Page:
Wednesday, February 2, 2011

It's a Typewriter Month Miracle!

The Maroon Olympia is fixed! The problem was in the carriage release which was not releasing properly when the escapement advanced. It was as simple as removing an errant piece of metal that had jammed up the machinery. I am much happier now it is working properly.

I promised a blow-by-blow account of the process, but I forgot my camera was there. I did catch a few informative images that might help others in their own restorations.

I know that I promised wanted to use a water bath and dry the machine in the oven. I was a little apprehensive about the process, so I used penetrating oil instead. It was still a very dunk-like job.

A towel is the most important thing to
have in all the universe.
It was a nice, warm, and sunny day. It made the machine warm to the touch and aided in making the penetrating oil run nicely. I wanted to have a way for the oil to drip off the frame freely. I had an old metal screen and placed it over a trashcan. In the bottom of the can I had a pan collecting the oil that dripped off. The larger can was tall enough that I didn't have to stoop and bend. I placed the typewriter on top of this screen and applied the oil all over the place. After a few minutes elapsed, the machine was noticeably cleaner. I used an old toothbrush to scrub some of the tougher parts. There was a ton of junk in the bowels of this typewriter. All sorts of gunk grime, goo, and eraser dust worked loose and ran out the bottom of the frame into the drip pan.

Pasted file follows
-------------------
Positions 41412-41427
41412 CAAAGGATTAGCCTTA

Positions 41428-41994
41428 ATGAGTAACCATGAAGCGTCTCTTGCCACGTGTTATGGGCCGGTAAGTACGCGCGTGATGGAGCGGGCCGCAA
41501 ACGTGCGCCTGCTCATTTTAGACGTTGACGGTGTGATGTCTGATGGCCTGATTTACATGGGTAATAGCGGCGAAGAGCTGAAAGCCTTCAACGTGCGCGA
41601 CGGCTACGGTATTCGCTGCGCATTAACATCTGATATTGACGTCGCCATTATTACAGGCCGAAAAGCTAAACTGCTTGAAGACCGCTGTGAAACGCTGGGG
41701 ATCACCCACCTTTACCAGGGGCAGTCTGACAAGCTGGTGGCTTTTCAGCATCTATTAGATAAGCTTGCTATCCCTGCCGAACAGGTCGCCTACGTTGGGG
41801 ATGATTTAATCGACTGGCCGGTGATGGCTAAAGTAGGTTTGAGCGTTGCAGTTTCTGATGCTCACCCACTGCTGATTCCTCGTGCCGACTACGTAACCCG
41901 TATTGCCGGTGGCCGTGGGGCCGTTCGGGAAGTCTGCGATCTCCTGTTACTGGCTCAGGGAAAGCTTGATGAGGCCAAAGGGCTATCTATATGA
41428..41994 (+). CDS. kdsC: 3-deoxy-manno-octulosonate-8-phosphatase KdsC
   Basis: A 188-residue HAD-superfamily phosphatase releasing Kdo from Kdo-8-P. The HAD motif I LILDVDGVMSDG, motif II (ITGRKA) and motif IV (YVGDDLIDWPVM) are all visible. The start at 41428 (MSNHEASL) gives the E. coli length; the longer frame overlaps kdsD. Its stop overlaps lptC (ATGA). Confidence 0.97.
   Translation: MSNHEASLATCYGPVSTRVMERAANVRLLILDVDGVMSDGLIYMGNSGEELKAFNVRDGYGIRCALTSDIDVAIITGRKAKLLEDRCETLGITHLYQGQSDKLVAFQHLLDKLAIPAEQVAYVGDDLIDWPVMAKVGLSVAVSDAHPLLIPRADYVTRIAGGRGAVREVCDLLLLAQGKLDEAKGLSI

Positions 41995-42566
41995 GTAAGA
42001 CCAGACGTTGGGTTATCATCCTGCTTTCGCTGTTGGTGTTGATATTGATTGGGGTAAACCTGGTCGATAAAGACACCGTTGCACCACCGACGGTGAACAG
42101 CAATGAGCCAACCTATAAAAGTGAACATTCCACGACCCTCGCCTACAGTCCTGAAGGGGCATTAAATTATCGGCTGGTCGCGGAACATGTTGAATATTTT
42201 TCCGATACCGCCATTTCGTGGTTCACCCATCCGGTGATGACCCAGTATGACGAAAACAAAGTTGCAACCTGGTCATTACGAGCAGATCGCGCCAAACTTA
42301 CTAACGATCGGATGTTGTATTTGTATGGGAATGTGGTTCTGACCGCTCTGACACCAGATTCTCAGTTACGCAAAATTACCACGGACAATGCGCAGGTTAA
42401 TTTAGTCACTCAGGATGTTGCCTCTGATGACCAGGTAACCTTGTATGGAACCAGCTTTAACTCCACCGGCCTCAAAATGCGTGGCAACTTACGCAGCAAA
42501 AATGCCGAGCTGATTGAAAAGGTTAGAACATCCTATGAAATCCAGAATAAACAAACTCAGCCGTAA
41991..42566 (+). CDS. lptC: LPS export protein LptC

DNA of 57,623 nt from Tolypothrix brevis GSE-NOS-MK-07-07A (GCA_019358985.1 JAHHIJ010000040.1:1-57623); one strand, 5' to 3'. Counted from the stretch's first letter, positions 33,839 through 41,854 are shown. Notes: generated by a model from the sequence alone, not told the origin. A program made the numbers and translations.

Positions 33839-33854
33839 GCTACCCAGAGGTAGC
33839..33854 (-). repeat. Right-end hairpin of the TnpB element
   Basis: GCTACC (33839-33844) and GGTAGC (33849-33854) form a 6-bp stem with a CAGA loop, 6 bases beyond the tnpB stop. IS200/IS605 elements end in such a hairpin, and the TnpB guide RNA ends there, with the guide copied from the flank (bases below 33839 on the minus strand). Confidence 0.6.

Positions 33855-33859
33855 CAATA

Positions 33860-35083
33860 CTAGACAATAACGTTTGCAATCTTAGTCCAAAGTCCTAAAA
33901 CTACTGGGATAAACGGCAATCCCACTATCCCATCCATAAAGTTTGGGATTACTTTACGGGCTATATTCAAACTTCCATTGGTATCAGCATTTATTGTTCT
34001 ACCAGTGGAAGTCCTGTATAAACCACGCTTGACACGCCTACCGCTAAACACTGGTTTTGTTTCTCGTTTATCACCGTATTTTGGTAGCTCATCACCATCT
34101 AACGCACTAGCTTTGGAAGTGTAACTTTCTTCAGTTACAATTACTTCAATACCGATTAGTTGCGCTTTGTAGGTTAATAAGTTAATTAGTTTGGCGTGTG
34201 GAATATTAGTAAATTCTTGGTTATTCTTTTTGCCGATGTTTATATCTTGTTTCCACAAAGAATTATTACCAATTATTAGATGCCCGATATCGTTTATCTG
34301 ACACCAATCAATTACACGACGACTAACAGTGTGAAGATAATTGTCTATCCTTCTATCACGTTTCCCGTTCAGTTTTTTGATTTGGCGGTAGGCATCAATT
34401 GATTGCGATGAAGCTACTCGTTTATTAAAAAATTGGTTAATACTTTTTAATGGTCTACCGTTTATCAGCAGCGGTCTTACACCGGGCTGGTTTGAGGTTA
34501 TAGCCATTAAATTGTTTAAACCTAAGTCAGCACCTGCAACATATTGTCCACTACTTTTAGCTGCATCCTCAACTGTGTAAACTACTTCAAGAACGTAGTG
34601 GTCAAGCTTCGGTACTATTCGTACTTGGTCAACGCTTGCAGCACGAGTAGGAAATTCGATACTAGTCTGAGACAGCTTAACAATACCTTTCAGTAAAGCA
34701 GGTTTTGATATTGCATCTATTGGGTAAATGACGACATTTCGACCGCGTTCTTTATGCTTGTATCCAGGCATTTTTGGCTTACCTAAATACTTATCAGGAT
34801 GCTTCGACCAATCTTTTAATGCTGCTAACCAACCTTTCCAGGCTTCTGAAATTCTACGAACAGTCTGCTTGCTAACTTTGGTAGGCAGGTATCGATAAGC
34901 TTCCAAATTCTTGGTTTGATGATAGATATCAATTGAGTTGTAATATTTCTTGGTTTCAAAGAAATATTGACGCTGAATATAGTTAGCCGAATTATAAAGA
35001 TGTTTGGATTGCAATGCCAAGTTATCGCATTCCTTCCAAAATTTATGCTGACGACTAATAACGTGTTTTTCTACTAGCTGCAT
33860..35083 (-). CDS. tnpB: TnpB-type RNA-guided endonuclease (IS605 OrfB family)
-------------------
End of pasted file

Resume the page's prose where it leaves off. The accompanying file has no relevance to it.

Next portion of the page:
Shiny and new.
The only negative would be the distinctive smell of the penetrating oil. I have no doubt that the smell will dissipate over the coming days and months. I was really surprised with how well everything cleaned up. It looks like a new machine on the inside.

Sticky platen.
I thought that belt dressing would be a good way to make the platen a little more rubbery. Standing it on end I lightly sprayed the auto belt conditioner. After a reasonable time elapsed the platen was sticky and gooey. I must have added too much or this product just isn't suitable for platens. I tried rinsing the sticky layer off with some water, but it wouldn't come off. I then tried some rubbing alcohol. A thin layer of grime and rubber came off revealing slightly softer rubber below. I took some wet/dry sandpaper and gave it a good scrub. After the treatment it was noticeably better.

I cleaned the body panels with some warm water and All (free and clear) laundry detergent. Laundry detergent has a bluing agent that give everything a little glow. I like it. I used a soft toothbrush to get in the crackle paint. After the panels were dry I went over them with Pledge. Pledge was a suggestion from Richard Polt's web site and it worked really well. The body has a nice lustre. There is still the scratch from where the carriage return lever scratched the body, but it just ads to the uniqueness of the machine.

Take a look at an after and before.